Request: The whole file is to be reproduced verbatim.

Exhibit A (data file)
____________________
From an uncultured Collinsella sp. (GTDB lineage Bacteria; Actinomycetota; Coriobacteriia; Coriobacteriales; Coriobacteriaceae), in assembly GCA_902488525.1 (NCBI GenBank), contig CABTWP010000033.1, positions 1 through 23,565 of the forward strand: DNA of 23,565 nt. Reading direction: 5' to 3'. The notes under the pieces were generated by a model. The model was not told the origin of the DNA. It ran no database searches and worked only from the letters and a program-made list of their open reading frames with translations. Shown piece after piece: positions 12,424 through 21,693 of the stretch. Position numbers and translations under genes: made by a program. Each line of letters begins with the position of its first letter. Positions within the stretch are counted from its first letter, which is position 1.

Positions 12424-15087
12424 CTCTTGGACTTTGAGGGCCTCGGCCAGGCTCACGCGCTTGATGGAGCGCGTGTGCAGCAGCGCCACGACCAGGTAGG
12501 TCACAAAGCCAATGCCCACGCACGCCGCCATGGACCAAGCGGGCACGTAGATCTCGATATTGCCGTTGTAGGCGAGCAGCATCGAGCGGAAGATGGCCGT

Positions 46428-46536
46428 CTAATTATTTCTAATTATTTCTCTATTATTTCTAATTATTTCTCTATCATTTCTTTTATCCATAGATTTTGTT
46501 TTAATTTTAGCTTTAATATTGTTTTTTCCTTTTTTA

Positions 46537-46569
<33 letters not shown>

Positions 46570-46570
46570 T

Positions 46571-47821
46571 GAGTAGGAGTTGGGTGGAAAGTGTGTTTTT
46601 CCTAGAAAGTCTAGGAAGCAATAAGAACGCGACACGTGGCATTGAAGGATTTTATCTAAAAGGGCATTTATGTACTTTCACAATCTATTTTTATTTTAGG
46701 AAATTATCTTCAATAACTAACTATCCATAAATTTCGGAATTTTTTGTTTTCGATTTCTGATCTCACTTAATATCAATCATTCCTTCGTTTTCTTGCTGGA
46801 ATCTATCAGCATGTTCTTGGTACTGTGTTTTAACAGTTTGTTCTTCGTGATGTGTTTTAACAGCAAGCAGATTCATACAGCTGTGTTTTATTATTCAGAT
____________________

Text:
From an uncultured Collinsella sp. (GTDB lineage Bacteria; Actinomycetota; Coriobacteriia; Coriobacteriales; Coriobacteriaceae), in assembly GCA_902488525.1 (NCBI GenBank), contig CABTWP010000033.1, positions 1 through 23,565 of the forward strand: DNA of 23,565 nt. Reading direction: 5' to 3'. The notes under the pieces were generated by a model. The model was not told the origin of the DNA. It ran no database searches and worked only from the letters and a program-made list of their open reading frames with translations. Shown piece after piece: positions 12,424 through 21,693 of the stretch. Position numbers and translations under genes: made by a program. Each line of letters begins with the position of its first letter. Positions within the stretch are counted from its first letter, which is position 1.

Positions 12424-15087
12424 CTCTTGGACTTTGAGGGCCTCGGCCAGGCTCACGCGCTTGATGGAGCGCGTGTGCAGCAGCGCCACGACCAGGTAGG
12501 TCACAAAGCCAATGCCCACGCACGCCGCCATGGACCAAGCGGGCACGTAGATCTCGATATTGCCGTTGTAGGCGAGCAGCATCGAGCGGAAGATGGCCGT

Positions 46428-46536
46428 CTAATTATTTCTAATTATTTCTCTATTATTTCTAATTATTTCTCTATCATTTCTTTTATCCATAGATTTTGTT
46501 TTAATTTTAGCTTTAATATTGTTTTTTCCTTTTTTA

Positions 46537-46569
<33 letters not shown>

Positions 46570-46570
46570 T

Positions 46571-47821
46571 GAGTAGGAGTTGGGTGGAAAGTGTGTTTTT
46601 CCTAGAAAGTCTAGGAAGCAATAAGAACGCGACACGTGGCATTGAAGGATTTTATCTAAAAGGGCATTTATGTACTTTCACAATCTATTTTTATTTTAGG
46701 AAATTATCTTCAATAACTAACTATCCATAAATTTCGGAATTTTTTGTTTTCGATTTCTGATCTCACTTAATATCAATCATTCCTTCGTTTTCTTGCTGGA
46801 ATCTATCAGCATGTTCTTGGTACTGTGTTTTAACAGTTTGTTCTTCGTGATGTGTTTTAACAGCAAGCAGATTCATACAGCTGTGTTTTATTATTCAGAT